1. Lead to many apartments not being rented, and purchasers buying up more than one property – but the limit per family is capped
    2. The population is also limited in what they can invest in – so property is where most of the upper middle class and beyond put their life savings
  5. Large property developers are politically connected – But this has created moral hazard – every loan given, or bond investments have been made based around how likely it is for the government to bail out these developers
    1. Rather than on their ability to meet the debt repayment cashflow
    2. Moral hazard is a large component of any investment or economic decision – as an example – say you have an expensive car – now in one situation you have comprehensive insurance and in another you have no cover – in which situation are you likely to drive a little more recklessly, or park this in a car park unattended overnight?
    3. Same goes for insurances – especially if you are forced to have insurances – you may as well use it for your premiums – such as health insurances – But what if we are talking about a government backing debt for bail outs – and that is the expectation of the markets – this creates a moral hazard –

But China realised they have a debt problem – as well as a moral hazard problem – so policy makers tried to reign this in – focusing on moral hazard first and foremost

  1. Policy changes – the CCP put together that their economic growth is mostly paper/debt based – where the growth they are receiving in GDP is funded through borrowing from property expansion – which is not sustainable in real terms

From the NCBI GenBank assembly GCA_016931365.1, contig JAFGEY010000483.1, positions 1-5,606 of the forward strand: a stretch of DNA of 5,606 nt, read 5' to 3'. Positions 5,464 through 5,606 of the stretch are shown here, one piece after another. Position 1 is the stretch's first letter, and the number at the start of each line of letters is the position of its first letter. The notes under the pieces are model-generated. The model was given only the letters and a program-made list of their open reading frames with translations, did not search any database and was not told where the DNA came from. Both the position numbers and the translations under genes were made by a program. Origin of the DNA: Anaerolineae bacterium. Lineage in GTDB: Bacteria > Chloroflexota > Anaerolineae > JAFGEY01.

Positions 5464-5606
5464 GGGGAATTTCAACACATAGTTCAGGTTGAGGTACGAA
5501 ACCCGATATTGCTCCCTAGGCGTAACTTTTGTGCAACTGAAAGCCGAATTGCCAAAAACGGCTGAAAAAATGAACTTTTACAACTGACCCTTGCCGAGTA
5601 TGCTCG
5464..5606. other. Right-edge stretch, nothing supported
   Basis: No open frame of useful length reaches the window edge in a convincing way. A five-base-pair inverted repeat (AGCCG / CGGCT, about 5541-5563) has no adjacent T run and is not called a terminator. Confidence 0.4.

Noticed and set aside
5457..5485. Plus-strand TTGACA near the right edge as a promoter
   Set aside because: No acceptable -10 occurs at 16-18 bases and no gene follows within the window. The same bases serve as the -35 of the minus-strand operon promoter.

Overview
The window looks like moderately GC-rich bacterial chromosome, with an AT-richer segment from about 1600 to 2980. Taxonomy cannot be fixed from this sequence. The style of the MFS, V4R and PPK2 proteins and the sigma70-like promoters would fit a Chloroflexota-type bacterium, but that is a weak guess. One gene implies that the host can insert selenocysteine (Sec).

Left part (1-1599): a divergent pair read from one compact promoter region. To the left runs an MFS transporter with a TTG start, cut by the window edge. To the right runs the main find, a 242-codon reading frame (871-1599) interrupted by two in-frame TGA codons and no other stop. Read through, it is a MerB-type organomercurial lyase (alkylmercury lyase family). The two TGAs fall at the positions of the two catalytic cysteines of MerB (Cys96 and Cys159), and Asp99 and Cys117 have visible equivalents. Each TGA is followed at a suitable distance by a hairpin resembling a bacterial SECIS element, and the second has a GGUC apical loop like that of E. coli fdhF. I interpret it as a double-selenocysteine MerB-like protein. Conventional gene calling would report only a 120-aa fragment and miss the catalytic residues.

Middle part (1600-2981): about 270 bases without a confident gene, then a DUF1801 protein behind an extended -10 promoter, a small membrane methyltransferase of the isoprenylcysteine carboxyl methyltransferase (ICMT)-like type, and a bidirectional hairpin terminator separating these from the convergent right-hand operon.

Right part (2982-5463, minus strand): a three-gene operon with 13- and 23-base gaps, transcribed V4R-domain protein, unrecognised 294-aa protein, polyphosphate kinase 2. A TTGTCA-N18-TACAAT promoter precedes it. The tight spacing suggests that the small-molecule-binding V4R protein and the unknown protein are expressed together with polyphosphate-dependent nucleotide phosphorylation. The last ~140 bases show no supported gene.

1. They want to transition their economy to more long-term sustainable growth – real estate is the most important sector in their economy at the moment – but this is debt reliant – they prefer real returns – which is why you see a push towards resources and other manufacturing sectors – but a real issue in China is the affordability of property ­
    2. Look at government policy across the world – they always say that they promise to tackle issues of property affordability – but then comes a situation where prices are starting to decline – what do governments do? Create policies to help prop prices up to avoid a decline which could have further reaching issues – governments don’t want bubbles, but they don’t want a collapse
  2. China appears to be the first government in a long time to not follow this pattern – they are trying to change moral hazard – and expectations in the market -which can easily lead to collapses in the property sector